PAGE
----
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One day from now, a property that has belonged to one family for five generations will be headed to the auction block.
Richmond resident Kimberly Winn stands to lose her family’s two-acre plot in Toano if she cannot write a check for $2,431.67 to James City County by end of business Friday.
Winn, a disabled Army veteran who walks with a cane, said her only source of income is disability compensation through the Department of Veterans Affairs. As a result, her attempts to pay off the property have been a financial hardship.
Winn said she was stationed in Seoul, South Korea during the first Gulf War era. She was in the Army for two years and held the rank of E-3.
Winn, her father’s only child, said she inherited the property on Hill Lane through her father’s will in 1998. Her grandparents once lived on the property and had a watermelon patch.
“It’s been an uphill battle,” Winn said. “It’s like I’m holding on to a part of their dream. I’m the only one that can hold onto the legacy.”
The property was delinquent on taxes in 1998, and as the new owner, those taxes fell upon Winn. The property fell further and further into delinquency as Winn was unable to make payments to the county.
According federal disability compensation guidelines for veterans, Winn takes home between $130.94 and $2,858.24 in disability every month, her only source of income. Winn said her disability is service-connected, however, she declined to disclose the amount of disability compensation she receives each month.
According to Shamika Monroe, Delinquent Collections Supervisor for James City County, Winn and the county agreed on payment plans in 2007 and 2010, the latter for $100 per month. Both times, Winn was unable to make full payments.
“Originally she owed delinquent real estate taxes,” said County Treasurer Jennifer Tomes. “We had numerous attempts to make payment agreements that weren’t kept.”
County Administrator Bryan Hill was able to secure another payment plan for Winn beginning Feb. 4, 2016. By this time, Winn’s debt had swollen to $6,656.81 as a result of interest and late fees. The payment plan called for a $600 down payment and monthly payments of $350.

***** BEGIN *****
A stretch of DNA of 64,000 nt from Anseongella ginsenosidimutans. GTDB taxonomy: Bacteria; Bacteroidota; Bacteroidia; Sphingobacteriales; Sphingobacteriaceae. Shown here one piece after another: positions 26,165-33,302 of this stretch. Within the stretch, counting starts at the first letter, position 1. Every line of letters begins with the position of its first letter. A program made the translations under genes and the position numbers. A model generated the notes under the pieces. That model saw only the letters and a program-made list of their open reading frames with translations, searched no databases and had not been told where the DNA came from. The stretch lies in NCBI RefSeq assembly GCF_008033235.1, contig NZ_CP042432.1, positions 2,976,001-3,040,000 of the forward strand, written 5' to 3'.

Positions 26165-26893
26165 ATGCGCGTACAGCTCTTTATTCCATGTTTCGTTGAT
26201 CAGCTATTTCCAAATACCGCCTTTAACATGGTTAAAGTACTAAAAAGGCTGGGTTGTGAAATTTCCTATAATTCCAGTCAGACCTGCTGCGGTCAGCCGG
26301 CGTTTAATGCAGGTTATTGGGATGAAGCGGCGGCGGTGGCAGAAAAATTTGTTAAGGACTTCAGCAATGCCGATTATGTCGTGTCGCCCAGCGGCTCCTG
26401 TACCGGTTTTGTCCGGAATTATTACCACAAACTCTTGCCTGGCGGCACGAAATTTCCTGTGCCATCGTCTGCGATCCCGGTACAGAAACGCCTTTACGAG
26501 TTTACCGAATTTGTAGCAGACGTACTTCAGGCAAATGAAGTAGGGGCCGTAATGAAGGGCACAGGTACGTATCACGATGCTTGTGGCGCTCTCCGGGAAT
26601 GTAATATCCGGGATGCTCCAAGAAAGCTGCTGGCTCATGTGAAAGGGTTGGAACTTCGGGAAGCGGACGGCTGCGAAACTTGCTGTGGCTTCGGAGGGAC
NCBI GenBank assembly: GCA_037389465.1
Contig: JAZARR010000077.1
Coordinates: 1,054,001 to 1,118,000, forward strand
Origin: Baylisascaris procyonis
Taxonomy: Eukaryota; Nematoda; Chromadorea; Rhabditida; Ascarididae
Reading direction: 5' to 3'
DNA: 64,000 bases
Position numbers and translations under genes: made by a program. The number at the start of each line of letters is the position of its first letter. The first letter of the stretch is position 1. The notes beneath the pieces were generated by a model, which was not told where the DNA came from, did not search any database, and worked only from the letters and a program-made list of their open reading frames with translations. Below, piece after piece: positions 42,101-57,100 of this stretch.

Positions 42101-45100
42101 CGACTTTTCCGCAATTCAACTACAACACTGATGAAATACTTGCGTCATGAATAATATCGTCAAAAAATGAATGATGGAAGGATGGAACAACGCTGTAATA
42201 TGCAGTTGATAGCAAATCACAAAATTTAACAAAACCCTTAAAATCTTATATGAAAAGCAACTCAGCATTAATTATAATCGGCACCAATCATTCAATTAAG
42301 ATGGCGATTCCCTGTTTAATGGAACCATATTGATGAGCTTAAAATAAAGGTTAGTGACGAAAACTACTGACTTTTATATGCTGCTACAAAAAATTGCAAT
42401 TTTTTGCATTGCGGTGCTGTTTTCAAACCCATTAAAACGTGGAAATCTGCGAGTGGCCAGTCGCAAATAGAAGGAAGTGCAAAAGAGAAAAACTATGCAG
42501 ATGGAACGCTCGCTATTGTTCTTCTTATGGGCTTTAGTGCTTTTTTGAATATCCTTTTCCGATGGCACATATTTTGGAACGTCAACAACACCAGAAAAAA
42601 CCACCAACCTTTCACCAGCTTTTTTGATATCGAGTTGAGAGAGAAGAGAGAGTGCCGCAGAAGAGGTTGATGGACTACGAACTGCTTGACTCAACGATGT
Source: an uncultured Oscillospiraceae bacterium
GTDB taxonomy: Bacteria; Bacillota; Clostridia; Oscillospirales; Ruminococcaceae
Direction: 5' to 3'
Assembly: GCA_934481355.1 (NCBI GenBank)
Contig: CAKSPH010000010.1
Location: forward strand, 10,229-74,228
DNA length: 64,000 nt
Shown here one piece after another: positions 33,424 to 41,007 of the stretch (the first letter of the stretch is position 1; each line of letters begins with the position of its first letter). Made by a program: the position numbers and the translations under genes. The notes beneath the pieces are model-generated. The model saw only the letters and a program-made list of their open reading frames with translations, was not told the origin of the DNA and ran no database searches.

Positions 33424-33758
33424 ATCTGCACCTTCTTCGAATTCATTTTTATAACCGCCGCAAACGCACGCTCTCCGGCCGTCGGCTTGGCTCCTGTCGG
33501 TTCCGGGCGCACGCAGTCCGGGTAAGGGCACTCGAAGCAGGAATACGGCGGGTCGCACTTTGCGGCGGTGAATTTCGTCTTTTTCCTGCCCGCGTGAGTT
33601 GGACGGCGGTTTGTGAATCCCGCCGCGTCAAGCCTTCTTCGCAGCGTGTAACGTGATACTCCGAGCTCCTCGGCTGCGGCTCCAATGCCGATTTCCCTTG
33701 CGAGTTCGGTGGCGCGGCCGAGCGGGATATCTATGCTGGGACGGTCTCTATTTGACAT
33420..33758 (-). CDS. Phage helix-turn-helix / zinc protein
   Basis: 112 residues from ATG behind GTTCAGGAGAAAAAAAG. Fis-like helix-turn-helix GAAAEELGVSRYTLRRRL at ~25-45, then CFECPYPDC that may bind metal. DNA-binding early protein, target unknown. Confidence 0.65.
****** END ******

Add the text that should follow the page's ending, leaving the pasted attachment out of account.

“She wanted to make a payment plan so we made that accommodation for her,” Monroe said. “Normally, if you want the sale to stop you have to pay in full.”
Winn was able to fulfill her payments this time and made a lump-sum payment for 1,900.18 in January 2017 to pay off the remainder of the tax debt. A few days later, she received a letter from Monroe on Jan. 24. The letter proclaimed that the county would no longer accept payments for outstanding real estate taxes, as all taxes had been paid in full.
“I was relieved!” Winn said. “After all these years I was thinking, ‘Oh my God, it’s finally to a point where I can breathe now and I don’t have to worry about that anymore.”
The price of hidden costs
Winn’s victory was short-lived. On Feb. 2, Winn emailed Jennifer Tomes requesting information about a balance she was still listed as owing to the county.
“I was able to settle my debt to the county (ref: Delinquent Taxes),” she wrote. “However, there remains a balance in which I wish to discuss the parameters of this sum.”
Tomes responded Feb. 9 and told Winn the property was delinquent $2,431.67 in guardian ad litem fees, commissioner fees and attorney fees. If Winn did not pay the delinquent fees by Feb. 28, Tomes said the property would be auctioned off, before granting her an extension until the end of March.
To Winn, this was a shock, as she said the previous letter from Monroe led her to believe the property was paid off.
“It didn’t seem like it was fair, you work so hard toward a particular goal, you pay the initial back taxes,” Winn said. “I was under the impression that I was okay…It’s devastating to get to the point where you think you’ve accomplished something.”
However, Monroe stated that the payment plan — which Winn signed — indicated that the $6,656.81 Winn owed in Feb. 2016 did not include attorney fees of $1,250 or 2016 real estate taxes. The fees referred to the legal expenses the county accrued during their dealings with Winn.
Monroe added that it would be possible for Winn to apply for a payment plan to pay off the attorney fees, but according to Tomes, “Her history doesn’t bode well for her.”
According to Virginia code 58.1-3965, local governments may sell land delinquent on taxes — and for fees stemming from the owner’s delinquency.
“I don’t want the other taxpayers paying off her debt,” Monroe said. “We want to make the county whole.”
Winn acknowledged that the county has the right to sell her property- but that does not mean she agrees with the law.
“That’s not right. If you have paid off your initial taxes — maybe we need to change these laws,” said Winn. “They don’t actually address how it will affect the citizens. It’s what good for the commonwealth not for the citizens.”
Winn added, “I’m an everyday person. I’m trying to survive like everyone else.”
According to Monroe, no auctions are scheduled at this time. Winn will have until the day of the auction to pay off the existing fees and keep her property.
“It doesn’t give us a good feeling, but at the end of the day we have to collect our taxes for the county, which allows the county to operate and fund schools, roads and meet the budget,” Monroe said.
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